The next time you find yourself ranting at salespeople, your mother, tech support, or other drivers, stop to remember rule #6. When I witness someone having a meltdown, it’s invariably because they have thrown rule #6 out the window. I’m guilty of such episodes, but at least I know the rule, despite a temporary lapse, and afterward I always feel foolish. You’re probably familiar with this rule already, though in the heat of the moment, it can be easily forgotten. Directly experiencing it is a revelation that can change your whole perspective on what matters.
My first encounter with the rule was through studying Buddhism in high school. Buddhist ideas such as “no-soul”, impermanence and emptiness, all ran counter to the the things I was led to believe up until that point; that a soul was everlasting, that the accumulation of material things equivocated success and that I would be judged on my accomplishments. I soon forgot the wisdom of Siddhartha in my pursuit of grades and girls, frequently frustrated in the process. In college, I immersed myself in Buddhist studies, but I found it so difficult to reconcile it with my competitive, ambitious nature.
The value of what I had first encountered in that high school Pilgrimage class came back to me in my 30’s through the story of The Frog in the Well. For those unfamiliar, this ancient parable involves a self-satisfied frog in a well, who boasts to a sea turtle about how great he is and what a privilege it is to live in his palace of a ruined well. But when the frog hears from the turtle about the vast sea, he suddenly realizes how small he really is and how much he doesn’t know.
The problem, as I’ve brought up in previous posts is that we regularly forget that our well is not the world. Our construct is as real as anything else, which leads us to believe that the way we see things is correct and justified. The map is the territory. The immense consequence is that we are confronted on a daily basis with people and situations that challenge the validity of our well, and we spend most of our intellectual and emotional energy defending it. As we stack the bricks higher, we create a fortress of righteousness that imprisons us in our certitude.
In the inspiring book by Benjamin Zander, The Art of Possibility, he highlights the absurdity of our self-importance through the following story:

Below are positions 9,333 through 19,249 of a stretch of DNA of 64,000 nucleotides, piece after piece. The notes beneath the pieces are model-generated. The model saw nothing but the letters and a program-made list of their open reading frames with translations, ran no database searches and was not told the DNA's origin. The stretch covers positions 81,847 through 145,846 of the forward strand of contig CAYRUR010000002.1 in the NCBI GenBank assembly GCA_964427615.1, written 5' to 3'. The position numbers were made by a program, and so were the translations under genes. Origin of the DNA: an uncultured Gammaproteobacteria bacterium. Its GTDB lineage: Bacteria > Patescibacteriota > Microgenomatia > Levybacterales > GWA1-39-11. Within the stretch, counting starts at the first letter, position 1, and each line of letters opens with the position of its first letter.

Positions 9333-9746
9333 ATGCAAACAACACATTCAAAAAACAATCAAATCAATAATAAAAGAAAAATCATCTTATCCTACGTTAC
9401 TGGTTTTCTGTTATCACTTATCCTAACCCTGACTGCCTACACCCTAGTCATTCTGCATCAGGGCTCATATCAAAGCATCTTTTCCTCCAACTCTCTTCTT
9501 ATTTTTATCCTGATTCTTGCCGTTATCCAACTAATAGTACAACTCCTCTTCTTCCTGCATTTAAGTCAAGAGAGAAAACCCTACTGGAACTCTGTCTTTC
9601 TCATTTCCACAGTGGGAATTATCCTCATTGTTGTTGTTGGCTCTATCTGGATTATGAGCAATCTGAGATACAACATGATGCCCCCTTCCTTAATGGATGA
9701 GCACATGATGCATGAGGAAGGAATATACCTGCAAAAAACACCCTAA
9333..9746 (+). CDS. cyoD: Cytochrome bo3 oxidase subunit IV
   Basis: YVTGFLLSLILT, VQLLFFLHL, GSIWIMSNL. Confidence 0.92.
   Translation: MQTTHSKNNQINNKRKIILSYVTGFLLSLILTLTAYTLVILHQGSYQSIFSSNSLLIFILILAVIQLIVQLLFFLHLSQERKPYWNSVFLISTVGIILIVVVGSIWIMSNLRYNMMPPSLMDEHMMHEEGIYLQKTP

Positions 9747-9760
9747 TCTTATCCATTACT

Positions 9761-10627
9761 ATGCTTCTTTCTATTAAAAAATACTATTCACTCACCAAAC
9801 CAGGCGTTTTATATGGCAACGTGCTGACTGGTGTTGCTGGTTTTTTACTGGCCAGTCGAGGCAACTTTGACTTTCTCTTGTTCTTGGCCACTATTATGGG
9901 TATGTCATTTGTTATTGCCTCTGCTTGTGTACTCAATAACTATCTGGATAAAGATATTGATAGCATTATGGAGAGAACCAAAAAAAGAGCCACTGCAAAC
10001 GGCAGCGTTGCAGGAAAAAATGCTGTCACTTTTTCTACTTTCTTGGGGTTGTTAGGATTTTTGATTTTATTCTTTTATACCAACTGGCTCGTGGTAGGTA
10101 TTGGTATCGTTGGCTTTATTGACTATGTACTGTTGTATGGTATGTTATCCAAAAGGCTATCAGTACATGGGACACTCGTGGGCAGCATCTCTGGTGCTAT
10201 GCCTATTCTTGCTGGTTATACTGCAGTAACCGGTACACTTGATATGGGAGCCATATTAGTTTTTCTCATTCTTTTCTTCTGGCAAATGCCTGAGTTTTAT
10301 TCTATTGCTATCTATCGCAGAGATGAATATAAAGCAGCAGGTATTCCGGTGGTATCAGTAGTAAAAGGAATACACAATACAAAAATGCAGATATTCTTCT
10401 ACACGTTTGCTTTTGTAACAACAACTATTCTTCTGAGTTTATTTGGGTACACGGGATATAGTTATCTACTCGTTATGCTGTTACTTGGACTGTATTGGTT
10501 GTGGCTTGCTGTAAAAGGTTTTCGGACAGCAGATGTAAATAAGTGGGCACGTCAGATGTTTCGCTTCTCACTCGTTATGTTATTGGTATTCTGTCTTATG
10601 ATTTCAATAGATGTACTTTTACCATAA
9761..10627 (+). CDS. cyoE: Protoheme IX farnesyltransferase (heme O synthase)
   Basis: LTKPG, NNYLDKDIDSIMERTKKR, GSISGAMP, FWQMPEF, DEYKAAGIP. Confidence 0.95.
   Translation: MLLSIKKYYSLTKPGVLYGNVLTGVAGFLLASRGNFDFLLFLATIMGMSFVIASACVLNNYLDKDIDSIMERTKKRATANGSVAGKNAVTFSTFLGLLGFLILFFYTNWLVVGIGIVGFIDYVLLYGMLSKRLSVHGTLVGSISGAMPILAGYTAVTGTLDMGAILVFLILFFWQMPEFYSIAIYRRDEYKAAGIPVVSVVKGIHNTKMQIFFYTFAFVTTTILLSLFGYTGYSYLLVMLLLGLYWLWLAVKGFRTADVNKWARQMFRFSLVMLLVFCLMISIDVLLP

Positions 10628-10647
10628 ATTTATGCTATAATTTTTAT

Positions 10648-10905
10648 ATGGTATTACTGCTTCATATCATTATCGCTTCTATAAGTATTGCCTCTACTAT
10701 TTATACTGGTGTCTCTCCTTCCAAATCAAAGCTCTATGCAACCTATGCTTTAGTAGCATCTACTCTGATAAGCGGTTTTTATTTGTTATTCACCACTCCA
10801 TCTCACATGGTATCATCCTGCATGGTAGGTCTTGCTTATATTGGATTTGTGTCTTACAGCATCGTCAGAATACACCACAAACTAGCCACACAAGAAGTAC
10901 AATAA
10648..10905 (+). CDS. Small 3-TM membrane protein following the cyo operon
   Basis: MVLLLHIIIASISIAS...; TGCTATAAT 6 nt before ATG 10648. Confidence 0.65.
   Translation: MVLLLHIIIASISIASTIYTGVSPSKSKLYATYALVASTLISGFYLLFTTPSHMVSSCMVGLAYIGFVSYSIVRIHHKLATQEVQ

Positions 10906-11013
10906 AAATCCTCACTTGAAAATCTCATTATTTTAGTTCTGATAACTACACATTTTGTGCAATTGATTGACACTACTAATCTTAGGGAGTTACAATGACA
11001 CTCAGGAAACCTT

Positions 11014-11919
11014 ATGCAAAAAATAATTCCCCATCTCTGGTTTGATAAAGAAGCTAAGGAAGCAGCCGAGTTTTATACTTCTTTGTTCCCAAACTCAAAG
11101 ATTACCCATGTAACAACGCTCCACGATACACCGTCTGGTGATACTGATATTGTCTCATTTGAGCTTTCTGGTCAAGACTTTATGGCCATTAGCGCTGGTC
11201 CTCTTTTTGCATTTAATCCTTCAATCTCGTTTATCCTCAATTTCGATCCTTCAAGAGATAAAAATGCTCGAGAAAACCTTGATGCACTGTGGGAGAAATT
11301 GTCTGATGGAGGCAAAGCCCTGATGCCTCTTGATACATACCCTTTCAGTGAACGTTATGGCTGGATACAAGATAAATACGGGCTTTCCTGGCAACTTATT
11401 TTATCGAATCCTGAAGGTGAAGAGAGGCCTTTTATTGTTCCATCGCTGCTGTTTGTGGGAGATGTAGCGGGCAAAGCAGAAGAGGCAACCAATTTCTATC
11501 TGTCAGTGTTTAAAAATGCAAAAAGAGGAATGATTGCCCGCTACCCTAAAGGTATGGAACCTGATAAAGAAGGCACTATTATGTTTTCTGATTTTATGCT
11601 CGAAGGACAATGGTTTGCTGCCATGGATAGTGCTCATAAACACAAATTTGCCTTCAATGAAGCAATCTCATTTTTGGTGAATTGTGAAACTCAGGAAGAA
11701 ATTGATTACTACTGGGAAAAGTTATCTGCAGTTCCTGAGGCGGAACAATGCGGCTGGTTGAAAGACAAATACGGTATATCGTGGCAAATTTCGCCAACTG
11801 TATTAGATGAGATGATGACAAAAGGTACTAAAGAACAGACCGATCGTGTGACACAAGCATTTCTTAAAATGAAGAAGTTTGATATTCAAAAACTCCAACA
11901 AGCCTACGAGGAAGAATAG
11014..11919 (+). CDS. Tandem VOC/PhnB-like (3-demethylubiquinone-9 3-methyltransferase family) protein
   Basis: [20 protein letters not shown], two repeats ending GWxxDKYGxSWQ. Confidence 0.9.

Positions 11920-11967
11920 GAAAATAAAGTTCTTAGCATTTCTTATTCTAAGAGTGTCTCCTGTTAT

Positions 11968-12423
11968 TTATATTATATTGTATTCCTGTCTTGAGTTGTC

Two prime ministers sitting in a room, and suddenly the door bursts open, and a man came in and he was extremely upset and shouting and carrying on. The resident prime minister said, “Peter, Peter, please remember Rule #6.” And immediately Peter was restored to complete calm. And a young woman came in. She was hysterical. Hair was flying all over the place. Shouting and carrying on. He said, “Maria, please remember Rule #6!” And immediately Maria said, “Oh, I’m so sorry,” and she apologized and walked out. And then it happened a third time.You know how it always happens a third time. And the visiting prime minister said, “My dear colleague, I’ve seen three people come into the room in a state of uncontrollable fury, and they walked out completely calmly. Would you be willing to share this Rule #6, what that is?” And he said, “Oh yes, Rule #6, very simple. Don’t take yourself so damned seriously.” And so he said, “Oh, that’s a wonderful rule. What may I ask are the other rules?” And he says, “There aren’t any.”
It’s easy to think, “I’ve come as far as I have by believing in myself and I’m not going to abandon that now”. It’s precisely this belief, the illusion of “I matter” that derails us. The thing that drives and elevates us isn’t self, it’s an ideal – a vision that transcends our mundane world. But most of us will fall far short of our dreams, and remain trapped in the predictability of the known. The cost is that deep in our wells, we lose perspective and believe that everything matters. We don’t want to lose any part of the well we have meticulously built and the older we get, the more intractable we become. We take everything personally.
The cheap nihilism of “shit happens”, doesn’t satisfy me. Nor does the cynicism of “life’s a bitch and then you die.” I believe that life is beautiful, because I am making it that way. Just because I happen to have this power doesn’t make me important. I am living Chris Barclay’s life and there’s no reason at all to take this personally.
“It was the self, the purpose and essence of which I sought to learn. It was the self, I wanted to free myself from, which I sought to overcome. But I was not able to overcome it, could only deceive it, could only flee from it, only hide from it. Truly, no thing in this world has kept my thoughts thus busy, as this my very own self, this mystery of me being alive, of me being one and being separated and isolated from all others, of me being Siddhartha! And there is no thing in this world I know less about than about me, about Siddhartha!” — Herman Hesse, Siddhartha